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Chris Sievernich

Chris Sievernich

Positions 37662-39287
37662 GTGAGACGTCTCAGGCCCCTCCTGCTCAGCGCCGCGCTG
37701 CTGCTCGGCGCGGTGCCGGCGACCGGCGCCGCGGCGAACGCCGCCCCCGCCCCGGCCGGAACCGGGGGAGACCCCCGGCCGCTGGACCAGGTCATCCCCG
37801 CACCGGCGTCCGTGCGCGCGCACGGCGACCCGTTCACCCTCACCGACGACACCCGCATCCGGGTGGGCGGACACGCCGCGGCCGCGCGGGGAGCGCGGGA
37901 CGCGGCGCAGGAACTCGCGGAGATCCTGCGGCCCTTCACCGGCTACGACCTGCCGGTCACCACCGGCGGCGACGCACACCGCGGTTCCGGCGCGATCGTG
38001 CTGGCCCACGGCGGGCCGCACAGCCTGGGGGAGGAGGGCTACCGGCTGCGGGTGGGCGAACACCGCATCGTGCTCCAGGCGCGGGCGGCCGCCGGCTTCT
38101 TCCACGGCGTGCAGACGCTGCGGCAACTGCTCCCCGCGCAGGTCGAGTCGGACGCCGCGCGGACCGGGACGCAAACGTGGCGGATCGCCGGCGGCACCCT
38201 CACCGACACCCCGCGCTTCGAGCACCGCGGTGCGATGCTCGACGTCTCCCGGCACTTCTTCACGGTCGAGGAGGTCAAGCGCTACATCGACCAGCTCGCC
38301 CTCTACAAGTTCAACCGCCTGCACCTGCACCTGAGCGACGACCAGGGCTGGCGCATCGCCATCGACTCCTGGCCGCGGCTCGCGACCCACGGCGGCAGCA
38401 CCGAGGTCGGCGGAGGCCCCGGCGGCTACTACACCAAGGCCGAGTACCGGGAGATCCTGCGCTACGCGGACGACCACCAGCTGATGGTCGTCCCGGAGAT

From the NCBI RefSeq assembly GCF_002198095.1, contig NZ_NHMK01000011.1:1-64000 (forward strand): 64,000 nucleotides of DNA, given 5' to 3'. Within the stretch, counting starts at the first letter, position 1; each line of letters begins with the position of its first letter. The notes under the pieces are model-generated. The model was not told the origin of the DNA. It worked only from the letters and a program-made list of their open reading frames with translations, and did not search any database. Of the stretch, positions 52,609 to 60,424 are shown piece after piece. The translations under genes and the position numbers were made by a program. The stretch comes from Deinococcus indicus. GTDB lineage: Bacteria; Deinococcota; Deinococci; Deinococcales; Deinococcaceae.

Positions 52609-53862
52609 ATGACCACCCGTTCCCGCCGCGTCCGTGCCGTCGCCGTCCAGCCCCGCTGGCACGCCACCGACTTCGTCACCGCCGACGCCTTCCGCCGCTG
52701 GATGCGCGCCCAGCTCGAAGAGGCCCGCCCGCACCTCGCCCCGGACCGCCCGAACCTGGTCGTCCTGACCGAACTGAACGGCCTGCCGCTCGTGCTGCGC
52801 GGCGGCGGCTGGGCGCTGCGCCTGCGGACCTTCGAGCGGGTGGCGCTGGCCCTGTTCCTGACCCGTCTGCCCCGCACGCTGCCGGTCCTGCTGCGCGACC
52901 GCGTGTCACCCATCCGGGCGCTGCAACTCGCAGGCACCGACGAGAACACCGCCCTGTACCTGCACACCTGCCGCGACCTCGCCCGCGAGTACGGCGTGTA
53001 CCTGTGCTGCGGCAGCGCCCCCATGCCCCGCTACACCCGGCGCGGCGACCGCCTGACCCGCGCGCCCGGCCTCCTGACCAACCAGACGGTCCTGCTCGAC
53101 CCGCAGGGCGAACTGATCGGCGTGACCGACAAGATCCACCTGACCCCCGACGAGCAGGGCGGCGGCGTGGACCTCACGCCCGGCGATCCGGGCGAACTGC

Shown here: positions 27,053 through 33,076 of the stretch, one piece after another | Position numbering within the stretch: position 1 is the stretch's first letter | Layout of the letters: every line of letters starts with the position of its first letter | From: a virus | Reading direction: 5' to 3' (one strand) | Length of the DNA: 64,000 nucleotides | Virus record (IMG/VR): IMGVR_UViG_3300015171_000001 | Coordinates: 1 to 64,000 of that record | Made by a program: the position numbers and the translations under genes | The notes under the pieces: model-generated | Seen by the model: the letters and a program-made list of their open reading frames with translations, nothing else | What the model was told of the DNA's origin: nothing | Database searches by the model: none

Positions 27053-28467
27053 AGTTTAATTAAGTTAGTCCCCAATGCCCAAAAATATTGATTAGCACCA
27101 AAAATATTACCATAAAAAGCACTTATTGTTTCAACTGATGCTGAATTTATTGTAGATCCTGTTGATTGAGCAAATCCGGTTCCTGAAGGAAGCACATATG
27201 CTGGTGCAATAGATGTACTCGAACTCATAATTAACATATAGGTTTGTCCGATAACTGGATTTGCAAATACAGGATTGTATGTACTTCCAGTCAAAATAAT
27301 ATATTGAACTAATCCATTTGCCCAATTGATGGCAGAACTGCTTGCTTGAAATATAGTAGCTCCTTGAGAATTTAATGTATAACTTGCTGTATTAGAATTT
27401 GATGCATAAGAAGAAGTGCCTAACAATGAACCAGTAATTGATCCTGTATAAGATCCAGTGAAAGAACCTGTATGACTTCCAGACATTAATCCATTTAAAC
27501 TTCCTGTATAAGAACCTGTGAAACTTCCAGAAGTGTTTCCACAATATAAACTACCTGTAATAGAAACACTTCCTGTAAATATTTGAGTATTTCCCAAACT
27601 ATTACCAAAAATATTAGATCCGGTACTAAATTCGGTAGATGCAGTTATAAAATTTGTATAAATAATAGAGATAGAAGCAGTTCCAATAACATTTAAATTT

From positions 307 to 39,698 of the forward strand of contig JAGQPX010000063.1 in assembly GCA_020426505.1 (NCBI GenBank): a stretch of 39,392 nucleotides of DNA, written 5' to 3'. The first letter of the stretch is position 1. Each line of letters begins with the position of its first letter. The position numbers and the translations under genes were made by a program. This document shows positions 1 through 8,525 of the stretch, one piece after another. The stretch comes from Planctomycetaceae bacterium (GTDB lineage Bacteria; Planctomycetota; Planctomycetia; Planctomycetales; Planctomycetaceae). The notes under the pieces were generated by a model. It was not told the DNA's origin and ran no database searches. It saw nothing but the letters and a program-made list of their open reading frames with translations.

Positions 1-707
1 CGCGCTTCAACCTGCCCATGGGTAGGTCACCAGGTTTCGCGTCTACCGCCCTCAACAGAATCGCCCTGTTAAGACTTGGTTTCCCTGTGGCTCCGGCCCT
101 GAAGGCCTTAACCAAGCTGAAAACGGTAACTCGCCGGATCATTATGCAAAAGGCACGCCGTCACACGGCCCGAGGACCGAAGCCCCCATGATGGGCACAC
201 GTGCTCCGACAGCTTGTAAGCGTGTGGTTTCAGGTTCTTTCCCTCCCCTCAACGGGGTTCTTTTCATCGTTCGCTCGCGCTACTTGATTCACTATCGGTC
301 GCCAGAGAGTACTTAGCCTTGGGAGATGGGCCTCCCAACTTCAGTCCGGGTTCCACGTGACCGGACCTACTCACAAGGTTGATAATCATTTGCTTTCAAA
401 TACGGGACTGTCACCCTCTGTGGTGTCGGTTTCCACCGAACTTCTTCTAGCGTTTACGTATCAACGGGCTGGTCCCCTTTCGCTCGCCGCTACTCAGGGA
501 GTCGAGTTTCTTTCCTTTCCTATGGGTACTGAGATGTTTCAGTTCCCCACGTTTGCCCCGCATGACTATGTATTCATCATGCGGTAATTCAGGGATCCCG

With a background as a jazz club owner and manager, Sievernich moved into features as a production manager on "Liebe und Abenteuer/Love and Adventure" (1978) and other German films before connecting with Wenders and Nicholas Ray as producer on "Lightning Over Water" (1979), which recounted the last days of Ray's life. He and Wenders continued their association with "Der Stand der Dinge/The State of Things" (1982), which won the Golden Lion at the Venice Film Festival. On the taut "Paris, Texas" (1984), about a man lost for four years trying to put his life and family back together, Sievernich served as executive producer. Other collaborations with the director include "Chambre 666" (1984) and "Tokyo-Ga" (1985). Sievernich also functioned as a production consultant on "Wings of Desire" (1987), which earned the Palme d'Or at the Cannes Film Festival.New York became the base for Sievernich's Gray City, Inc., a division of his London-based Nova Films. He has produced two films by Christopher Petit ("Fluchtpunk Berlin/Flight to Berlin" 1983; "Chinese Boxes" 1984) while in 1987, he produced John Huston's final film, the elegiac "The Dead," based on a James Joyce short story. During that film's shoot, he also executive produced the documentary "John Huston & The Dubliners" (1987), a study of the icon's last years, produced and directed by Sievernich's wife, Lilyan. Much of the producer's output in recent years has been filmed in English, from John Schlesinger's period thriller "The Innocent" (1993; released in the USA in 1995) to Trish McAdam's "Snakes and Ladders" (1996), about two female partners in a comedy act whose relationship is threatened when a musician to whom they are both attracted proposes marriage to one of them.
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